An estimated 26.6% of the world population still uses Windows 7 as their desktop operating system, Net Marketshare reports.
From our partners:
End of support
Now more than a decade since its release, Microsoft finally cut support for Windows 7 last January 14. This means that none of these things will be provided anymore:
- Security updates
- Software updates
- Tech support
Eventually, web browsers and software tools will also drop their support for the OS, just like what they did eventually with Windows XP when newer versions of Windows rolled out.
With all of these things, Microsoft recommended that users switch to a newer PC running on the latest iteration of the operating system, Windows 10.
For organizations and businesses, extended security updates (ESU) can be availed. This will allow them to gain access to Windows security updates if they pay for it.
The fees will raise over time, in order to encourage organizations to transition to Windows 10.
As for us regular users, this is truly the end of the road ESUs must be purchased from “qualified cloud solution provider partners,” according to Microsoft officials. This means that getting access to the ESUs isn’t that easy, either.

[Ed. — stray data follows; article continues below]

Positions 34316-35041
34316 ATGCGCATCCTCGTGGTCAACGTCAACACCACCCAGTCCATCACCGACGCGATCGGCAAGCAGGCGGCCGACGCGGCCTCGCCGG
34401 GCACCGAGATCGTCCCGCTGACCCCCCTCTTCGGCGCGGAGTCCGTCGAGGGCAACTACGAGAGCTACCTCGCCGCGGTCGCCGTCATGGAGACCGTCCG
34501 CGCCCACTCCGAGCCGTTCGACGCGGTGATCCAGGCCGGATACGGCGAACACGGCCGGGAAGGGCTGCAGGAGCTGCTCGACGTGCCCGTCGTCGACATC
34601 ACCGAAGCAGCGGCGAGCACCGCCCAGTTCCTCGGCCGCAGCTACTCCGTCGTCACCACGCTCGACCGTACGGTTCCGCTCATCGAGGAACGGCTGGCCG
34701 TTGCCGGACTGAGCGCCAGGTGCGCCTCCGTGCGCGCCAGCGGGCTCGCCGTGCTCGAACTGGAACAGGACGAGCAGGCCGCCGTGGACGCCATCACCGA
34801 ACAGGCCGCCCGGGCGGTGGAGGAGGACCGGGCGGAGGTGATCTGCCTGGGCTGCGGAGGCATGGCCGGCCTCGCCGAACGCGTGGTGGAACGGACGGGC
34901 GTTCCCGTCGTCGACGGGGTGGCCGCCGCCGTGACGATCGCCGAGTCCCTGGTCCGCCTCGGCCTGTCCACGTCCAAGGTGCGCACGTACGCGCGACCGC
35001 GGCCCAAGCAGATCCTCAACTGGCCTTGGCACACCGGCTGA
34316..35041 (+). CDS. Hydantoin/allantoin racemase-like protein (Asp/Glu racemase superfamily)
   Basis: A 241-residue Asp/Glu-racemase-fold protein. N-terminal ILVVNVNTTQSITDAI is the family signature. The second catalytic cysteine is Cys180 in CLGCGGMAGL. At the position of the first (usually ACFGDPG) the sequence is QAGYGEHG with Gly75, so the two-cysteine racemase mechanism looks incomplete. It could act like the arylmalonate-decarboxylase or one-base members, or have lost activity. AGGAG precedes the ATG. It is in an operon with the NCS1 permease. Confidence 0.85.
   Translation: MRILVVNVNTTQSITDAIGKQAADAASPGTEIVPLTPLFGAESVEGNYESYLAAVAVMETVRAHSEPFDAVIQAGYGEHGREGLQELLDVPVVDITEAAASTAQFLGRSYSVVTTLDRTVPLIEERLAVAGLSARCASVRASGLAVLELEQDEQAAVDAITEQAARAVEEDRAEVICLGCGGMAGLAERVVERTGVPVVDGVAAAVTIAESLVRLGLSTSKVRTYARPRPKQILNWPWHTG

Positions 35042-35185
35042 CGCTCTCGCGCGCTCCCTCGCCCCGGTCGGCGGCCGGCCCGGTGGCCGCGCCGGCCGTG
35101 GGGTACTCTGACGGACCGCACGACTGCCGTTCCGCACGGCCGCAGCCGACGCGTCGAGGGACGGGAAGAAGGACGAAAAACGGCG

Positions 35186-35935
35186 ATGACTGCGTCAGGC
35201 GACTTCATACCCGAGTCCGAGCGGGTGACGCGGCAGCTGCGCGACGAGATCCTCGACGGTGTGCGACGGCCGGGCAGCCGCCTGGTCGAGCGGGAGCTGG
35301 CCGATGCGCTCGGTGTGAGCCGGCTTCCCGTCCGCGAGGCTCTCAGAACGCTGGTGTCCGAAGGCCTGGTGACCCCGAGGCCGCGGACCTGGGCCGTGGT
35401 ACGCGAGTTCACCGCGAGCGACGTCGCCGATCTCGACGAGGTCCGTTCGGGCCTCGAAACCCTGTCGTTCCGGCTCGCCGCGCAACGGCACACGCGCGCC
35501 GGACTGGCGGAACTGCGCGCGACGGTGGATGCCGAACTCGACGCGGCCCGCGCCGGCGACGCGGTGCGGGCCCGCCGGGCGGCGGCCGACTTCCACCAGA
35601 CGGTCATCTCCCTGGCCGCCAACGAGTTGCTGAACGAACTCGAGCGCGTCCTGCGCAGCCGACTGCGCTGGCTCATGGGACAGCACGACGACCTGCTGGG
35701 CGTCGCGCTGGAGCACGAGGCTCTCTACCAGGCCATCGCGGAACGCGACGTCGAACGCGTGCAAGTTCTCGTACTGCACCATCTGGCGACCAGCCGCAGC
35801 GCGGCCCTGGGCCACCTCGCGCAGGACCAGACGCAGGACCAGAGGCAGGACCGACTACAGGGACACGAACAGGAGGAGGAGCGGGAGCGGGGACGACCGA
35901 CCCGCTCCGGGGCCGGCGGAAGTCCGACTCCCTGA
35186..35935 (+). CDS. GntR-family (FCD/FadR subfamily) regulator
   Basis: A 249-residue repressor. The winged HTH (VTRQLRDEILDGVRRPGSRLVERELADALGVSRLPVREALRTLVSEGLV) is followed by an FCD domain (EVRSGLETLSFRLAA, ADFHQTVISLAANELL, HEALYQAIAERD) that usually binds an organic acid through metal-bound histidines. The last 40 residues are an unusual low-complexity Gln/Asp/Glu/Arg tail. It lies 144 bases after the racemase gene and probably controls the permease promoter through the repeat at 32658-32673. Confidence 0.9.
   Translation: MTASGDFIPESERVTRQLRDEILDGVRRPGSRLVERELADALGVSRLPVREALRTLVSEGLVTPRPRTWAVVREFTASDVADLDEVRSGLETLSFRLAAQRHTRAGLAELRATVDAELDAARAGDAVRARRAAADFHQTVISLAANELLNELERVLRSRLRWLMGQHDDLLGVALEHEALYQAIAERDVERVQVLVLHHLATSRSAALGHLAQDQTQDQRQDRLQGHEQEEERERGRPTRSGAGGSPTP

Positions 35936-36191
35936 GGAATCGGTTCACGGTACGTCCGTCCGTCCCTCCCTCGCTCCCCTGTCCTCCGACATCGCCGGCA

Many users have continued to hold on to the older Windows 7 due to privacy concerns, compatibility issues, and personal preferences.
However, some important software will not be compatible with Windows 7 anymore. For instance, Office 2019 will no longer work on older devices such as Windows 7. This is another way that Microsoft is killing off the old operating system.
Time to let go?
While Windows 7 will continue to run in spite of the lack of support, it is best for us to let go and make a switch to Windows 10 or some other operating system.
We’re now a few days in Microsoft cutting the support for Windows 7. Right now, Windows 7 users will be most likely good security-wise.
However, as time goes by, more and more security holes will be discovered and will be left unpatched. At the same time, the number of software releases incompatible with Windows 7 will exponentially increase as time goes by.
If you really need Windows 7, you can instead use a virtual machine. If you want to transition to Windows 10, you can actually do so for free using a Windows 7, 8, or 8.1 key
Admittedly, Windows 7 is a good piece of technology that is close to our hearts. Its simplicity is really appealing to a lot of people. However, just like with other technologies, there comes a point that we need to let go.
It’s been a good run with Windows 7. But now that we are in an era where the information we place in our devices continue to increase in importance, sticking to an old operating system under a huge risk of getting this information compromised is not worth it.
If Windows 10 is not your style, then there are other operating systems that can be considered. As for Windows 7, it is something that we must leave behind in the past.
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